The next in our series of letters from Fourteen Stones‘s people. Here, a member of Namora’s governing Council introduces himself and Namoran politics.
Galvo Dendraikas, at your service. I am a sventin, one of the seventeen members of Namora’s ruling Council serving our leader, the Tavin. I have been here in our capital city, Sostavi, for many years. You could say that when it comes to the braided, woven, and often simply tangled life of our leadership, I am as near expert at following and parsing those threads as one can be.
You wish me to speak of Namora’s government. On the surface, it’s simple indeed. Our Tavin is the head of Namora, presiding in Sostavi’s Great Circle House. You have heard from my colleague Ribas Silvaikas, who spoke of the life of a zhinin in a small village. As Zhinin Ribas is to Lida’s Circle House, so the Tavin is to Sostavi’s Great House, and therefore to all of Namora. We seventeen on the Council support our leader and assist in all decision-making and intricacies of government.
So far, so simple. But you might be able to imagine that where seventeen come together to discuss and debate, simplicity quickly vanishes into a mist on the edge of memory. Of course, not all of my colleagues would agree. Some would say the term “mist” is misleading. Others would speak of the treachery of “memory.” Still others would contend that “vanishes” is far too dramatic. And so on: I believe you understand.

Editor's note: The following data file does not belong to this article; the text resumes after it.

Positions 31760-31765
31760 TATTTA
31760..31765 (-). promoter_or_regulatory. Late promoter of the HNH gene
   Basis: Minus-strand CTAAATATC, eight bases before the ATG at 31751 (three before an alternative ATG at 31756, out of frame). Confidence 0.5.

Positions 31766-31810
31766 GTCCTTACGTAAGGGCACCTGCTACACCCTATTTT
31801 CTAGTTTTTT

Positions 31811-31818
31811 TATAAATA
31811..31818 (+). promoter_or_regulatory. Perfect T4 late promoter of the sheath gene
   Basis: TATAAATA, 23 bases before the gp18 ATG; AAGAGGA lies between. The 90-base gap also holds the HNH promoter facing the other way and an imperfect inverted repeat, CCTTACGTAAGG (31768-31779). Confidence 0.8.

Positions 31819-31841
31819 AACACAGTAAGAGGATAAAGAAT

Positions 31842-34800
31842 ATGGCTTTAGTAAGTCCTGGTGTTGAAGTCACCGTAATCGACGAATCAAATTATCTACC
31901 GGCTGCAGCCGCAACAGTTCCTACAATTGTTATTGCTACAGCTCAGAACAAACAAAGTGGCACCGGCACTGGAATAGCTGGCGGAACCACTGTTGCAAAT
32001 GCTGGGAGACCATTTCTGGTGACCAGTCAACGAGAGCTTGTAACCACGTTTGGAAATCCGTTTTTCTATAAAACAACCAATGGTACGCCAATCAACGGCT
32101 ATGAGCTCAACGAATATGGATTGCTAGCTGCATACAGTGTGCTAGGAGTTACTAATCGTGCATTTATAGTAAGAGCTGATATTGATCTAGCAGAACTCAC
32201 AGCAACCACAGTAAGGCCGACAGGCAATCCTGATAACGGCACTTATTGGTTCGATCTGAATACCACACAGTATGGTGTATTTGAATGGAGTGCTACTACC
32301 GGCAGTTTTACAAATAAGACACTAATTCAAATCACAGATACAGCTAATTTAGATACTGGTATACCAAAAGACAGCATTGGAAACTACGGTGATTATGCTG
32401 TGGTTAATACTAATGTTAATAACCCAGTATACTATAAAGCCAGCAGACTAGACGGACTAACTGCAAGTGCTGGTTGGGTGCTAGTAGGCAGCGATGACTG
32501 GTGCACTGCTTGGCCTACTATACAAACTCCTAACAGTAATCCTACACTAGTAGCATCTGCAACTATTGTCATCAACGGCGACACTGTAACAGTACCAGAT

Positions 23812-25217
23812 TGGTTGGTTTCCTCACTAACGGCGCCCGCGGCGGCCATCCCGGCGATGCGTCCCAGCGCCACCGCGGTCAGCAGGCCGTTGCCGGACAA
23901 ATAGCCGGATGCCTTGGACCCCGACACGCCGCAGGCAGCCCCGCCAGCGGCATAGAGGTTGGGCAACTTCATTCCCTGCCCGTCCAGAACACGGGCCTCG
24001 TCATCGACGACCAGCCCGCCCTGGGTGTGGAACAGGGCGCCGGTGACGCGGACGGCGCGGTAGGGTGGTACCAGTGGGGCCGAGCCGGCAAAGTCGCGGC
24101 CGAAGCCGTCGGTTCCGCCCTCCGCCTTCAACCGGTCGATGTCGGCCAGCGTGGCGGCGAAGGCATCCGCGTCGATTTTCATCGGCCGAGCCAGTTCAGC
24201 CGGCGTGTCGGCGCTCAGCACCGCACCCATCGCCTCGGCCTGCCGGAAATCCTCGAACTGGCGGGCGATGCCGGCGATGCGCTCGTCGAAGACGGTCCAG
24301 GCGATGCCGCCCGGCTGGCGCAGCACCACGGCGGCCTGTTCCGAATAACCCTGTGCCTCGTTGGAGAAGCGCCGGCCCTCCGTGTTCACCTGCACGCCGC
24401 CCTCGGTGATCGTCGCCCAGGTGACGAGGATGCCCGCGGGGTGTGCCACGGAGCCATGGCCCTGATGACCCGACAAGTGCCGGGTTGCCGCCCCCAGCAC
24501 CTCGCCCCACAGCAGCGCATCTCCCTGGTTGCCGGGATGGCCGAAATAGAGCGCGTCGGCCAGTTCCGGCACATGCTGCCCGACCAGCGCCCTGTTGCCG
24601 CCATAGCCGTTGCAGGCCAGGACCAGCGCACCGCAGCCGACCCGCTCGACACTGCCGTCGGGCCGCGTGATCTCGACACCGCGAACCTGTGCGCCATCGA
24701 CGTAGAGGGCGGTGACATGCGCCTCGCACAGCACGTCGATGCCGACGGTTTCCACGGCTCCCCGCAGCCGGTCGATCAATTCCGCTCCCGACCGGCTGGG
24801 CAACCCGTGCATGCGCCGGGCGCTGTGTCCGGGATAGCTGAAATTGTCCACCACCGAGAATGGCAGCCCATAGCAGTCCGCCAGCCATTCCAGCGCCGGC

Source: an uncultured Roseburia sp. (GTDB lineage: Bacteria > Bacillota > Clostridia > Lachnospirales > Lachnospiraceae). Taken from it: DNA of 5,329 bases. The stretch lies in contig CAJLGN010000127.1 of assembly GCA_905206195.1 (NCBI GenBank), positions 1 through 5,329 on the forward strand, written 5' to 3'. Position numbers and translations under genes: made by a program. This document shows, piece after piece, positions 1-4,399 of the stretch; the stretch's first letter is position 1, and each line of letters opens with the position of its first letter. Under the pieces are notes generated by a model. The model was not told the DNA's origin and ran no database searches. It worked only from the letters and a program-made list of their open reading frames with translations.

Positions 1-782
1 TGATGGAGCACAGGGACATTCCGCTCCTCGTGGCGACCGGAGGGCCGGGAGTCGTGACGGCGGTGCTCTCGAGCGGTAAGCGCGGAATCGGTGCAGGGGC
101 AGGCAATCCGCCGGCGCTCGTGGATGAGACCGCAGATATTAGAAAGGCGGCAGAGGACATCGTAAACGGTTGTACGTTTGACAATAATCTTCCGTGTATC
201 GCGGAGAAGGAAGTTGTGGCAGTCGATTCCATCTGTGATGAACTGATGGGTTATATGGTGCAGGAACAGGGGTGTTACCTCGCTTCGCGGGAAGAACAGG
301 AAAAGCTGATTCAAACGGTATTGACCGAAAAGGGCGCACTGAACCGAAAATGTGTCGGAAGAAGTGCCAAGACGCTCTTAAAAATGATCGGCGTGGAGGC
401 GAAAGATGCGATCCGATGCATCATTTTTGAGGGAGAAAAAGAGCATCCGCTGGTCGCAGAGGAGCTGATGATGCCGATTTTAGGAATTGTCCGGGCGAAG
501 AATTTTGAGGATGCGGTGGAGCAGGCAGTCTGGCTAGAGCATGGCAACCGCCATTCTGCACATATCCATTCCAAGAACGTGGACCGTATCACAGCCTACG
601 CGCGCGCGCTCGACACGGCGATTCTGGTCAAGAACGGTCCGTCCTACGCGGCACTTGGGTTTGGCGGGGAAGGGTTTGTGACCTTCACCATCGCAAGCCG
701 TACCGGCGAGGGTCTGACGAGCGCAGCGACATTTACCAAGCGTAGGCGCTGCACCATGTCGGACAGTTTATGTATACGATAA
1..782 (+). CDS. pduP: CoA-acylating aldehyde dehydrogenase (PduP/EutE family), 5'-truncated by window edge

For me, navigating the dance of Sostavi politics has been a life’s work. I have had little else: no marriage, no family, few real friendships. Once, many years ago, I did have a close friendship I valued very much. My own actions put an end to that, which remains a source of lasting regret. I have shared the details of that with two people only, and will not repeat myself here – at least not now.
I come from Laiva, the capital city of Namora’s Pajura region. The move from that city on the coast to Sostavi, which is the city on the coast, felt quite natural to me as a young man. I believed Sostavi would be familiar. It was not. In splendor, elegance, and sheer busyness of life, no other place can rival our capital. The Great House, which, some believe, is where our Goddess Kenavi lived as a mortal woman, has no equal among the many Circle Houses throughout the country. My first years here were a slow process of finding my footing, while hiding my confusion and presenting the right face to the world. In the end, I was rewarded with this place in government, which is all an ambitious man might aspire to.
At least, it’s all I did aspire to, when I was young and believed I knew what mattered. As I have grown older, I have come to find – often to a return of confusion, and sometimes regret – that life has more shadings than I knew.
Namora is a beautiful place. The most beautiful in the world, many of us would hold. Although, in fairness, many of us have seen little of the world apart from our own towns and cities. Few are curious about what lies on the other side of our little country’s boundaries. There are some exceptions, and I, in my steadily advancing age, am proud to number myself now – I was not, as a young man – one of them.
I wish to know more about the world. I am glad, in fact, to know that there is more “out there” than I once imagined or cared about. I would like to learn about other places and people. Surely, a lifetime of navigating Sostavi politics is useful training for other complex weavings. Many of my colleagues on the Council do believe that the world is simple, in that Namora is the center of it. With however much time is left to me, I wish to challenge myself to see more clearly.
I have spun enough words here for the time, so will close. Yours in the peace of the Goddess,
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